Array 14.4V @ 19.3A, to battery 13.66V @ 19.4A
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Old 20-07-2016, 23:45   #70
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Re: Asking for help modifying existing solar array for better performance

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Originally Posted by autumnbreeze27 View Post
Went to check my full sun reading today, and observed only 0.2A coming off the dodger panels (tracer 30a controller)

So I went out and inspected the panels, no shading, so I thought temp might be a problem. Measured 127F on the dodger panels (no air gap) and 107F on the bimini (new panels with lots of air gap)

Went back down and looked and it was reading 17A?? Going to have to keep an eye on it. Not sure if I'm running in to issues because I have 2 controllers going? The morningstar has a battery sensor wire, the tracer does not.

Tracer 30A Controller
4 X 100W Lensun panels wired in parallel on dodger
Array 15.2V @ 15.7A, To battery 14.V @ 17A

Morningstar MPPT-60 Controller
4 X 100W Renogy (new) wired in parallel on bimini
Array 14.4V @ 19.3A, to battery 13.66V @ 19.4A
As long as the batteries are in bulk or absorption charge mode, multiple chargers will not conflict with each other, the batteries will just soak up all of the current from all of the chargers. If the chargers have slightly different charge profiles and let's say one is set to 14.2v and the other is set to 14.5v, as soon as the batteries hit 14.2 that charger will go into float mode, the other charger will continue to charge until it hits 14.5.

What is interesting is the indicated voltage difference between the 2 chargers. Not too sure if that's an issue with thin wire, or uncalibrated measuring circuits. That's why I prefer thicker wire, less voltage drop to the batteries, so 14.6v at the solar controller doesn't end up being 14.0v at the batteries, which is nowhere near fully charged.

The other issue you may be experiencing is a well known problem with Tracer solar controllers. While other (better) controllers, like all of them, use algorithms that lock onto the correct MPPT voltage very quickly and track them in real time, the Tracer algorithm is well known to wander all over hell and back. MPPT for a specific panel might be 37v, but the Tracer controller will wander on down to 24v, then meander on up to 42v, and so forth. It spends an appreciable amount of it's time NOT on the correct voltage, thus harvesting less than pretty much any other brand of MPPT controller out there, including $100 ones.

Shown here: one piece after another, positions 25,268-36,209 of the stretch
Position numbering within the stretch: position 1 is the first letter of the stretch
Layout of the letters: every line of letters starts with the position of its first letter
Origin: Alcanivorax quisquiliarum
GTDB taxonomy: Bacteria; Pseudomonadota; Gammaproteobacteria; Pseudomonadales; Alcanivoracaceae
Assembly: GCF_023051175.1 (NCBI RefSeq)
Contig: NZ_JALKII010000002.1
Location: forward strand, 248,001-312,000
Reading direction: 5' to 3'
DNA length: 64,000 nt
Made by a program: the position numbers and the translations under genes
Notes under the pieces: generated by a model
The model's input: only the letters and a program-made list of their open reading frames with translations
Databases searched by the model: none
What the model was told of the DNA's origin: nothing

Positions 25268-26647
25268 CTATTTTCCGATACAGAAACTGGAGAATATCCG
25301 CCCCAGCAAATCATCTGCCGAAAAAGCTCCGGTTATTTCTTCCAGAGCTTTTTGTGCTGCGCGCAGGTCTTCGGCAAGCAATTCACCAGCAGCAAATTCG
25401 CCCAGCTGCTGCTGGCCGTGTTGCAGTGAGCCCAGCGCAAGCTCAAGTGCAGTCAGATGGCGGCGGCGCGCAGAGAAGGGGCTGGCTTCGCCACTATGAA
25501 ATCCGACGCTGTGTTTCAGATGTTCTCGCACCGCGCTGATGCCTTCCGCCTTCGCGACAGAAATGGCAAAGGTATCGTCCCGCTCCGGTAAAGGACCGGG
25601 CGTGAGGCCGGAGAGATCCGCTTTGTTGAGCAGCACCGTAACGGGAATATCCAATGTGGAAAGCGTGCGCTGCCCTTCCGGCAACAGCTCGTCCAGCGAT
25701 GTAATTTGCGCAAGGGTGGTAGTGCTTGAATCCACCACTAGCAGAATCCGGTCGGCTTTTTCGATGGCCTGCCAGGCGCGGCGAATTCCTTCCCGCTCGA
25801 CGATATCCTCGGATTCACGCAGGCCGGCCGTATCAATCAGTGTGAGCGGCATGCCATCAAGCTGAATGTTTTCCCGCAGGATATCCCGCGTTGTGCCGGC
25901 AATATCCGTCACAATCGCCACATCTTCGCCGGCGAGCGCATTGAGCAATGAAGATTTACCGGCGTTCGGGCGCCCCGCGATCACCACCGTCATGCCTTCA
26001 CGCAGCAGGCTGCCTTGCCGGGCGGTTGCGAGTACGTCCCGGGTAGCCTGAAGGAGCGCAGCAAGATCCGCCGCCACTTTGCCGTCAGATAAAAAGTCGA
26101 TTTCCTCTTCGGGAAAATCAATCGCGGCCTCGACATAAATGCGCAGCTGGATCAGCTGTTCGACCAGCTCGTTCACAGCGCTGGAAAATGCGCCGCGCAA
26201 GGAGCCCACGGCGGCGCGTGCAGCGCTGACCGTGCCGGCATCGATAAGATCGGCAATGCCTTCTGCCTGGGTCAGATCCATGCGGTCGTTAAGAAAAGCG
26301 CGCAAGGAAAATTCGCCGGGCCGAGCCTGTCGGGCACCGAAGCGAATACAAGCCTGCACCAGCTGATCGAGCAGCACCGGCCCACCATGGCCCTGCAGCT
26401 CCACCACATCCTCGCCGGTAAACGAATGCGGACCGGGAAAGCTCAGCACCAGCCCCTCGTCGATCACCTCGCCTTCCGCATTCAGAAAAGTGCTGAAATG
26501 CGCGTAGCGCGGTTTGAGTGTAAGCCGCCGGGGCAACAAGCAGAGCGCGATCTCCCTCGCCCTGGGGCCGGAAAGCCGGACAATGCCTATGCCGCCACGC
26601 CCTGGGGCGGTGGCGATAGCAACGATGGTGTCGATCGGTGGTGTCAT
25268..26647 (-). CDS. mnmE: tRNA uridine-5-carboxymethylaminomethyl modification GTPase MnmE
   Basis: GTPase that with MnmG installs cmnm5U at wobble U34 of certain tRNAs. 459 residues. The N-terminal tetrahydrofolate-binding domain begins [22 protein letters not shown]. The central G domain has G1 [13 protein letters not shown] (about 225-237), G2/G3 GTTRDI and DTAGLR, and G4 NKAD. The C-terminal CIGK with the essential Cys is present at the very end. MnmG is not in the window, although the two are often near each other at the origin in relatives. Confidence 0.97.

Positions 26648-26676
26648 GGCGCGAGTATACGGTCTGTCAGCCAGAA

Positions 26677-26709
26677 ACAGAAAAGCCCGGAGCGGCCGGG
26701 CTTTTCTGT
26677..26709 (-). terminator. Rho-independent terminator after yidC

There's a good chance you could connect the panels directly to the batteries and harvest more power, if you didn't have to worry about occasionally overcharging.
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Old 20-07-2016, 23:55   #71
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Re: Asking for help modifying existing solar array for better performance

Personally, if that was my solar setup, I'd run the panels in series pairs, to get higher voltages like about 29 to 31v, then parallel the pairs. Since whatever shade you get is usually linear, you can determine which pair of panels will get shaded simultaneously and hook those up in series.

This way you'll get less power losses through the cables, the voltage to the input of the chargers will be higher than charging voltage earlier in the morning and later at night and the MPPT controllers will have a higher voltage margin to charge with.

I've seen panels get partially shaded by the sun, their voltage drops down to less than 14 volts and you get virtually nothing out of the controller. If they'd been hooked in series, then the controller would still be seeing 28v and doubling the current from the panels.

As you pointed out, you don't get much shade from the boom, etc, so doing them in series/parallel will help a little.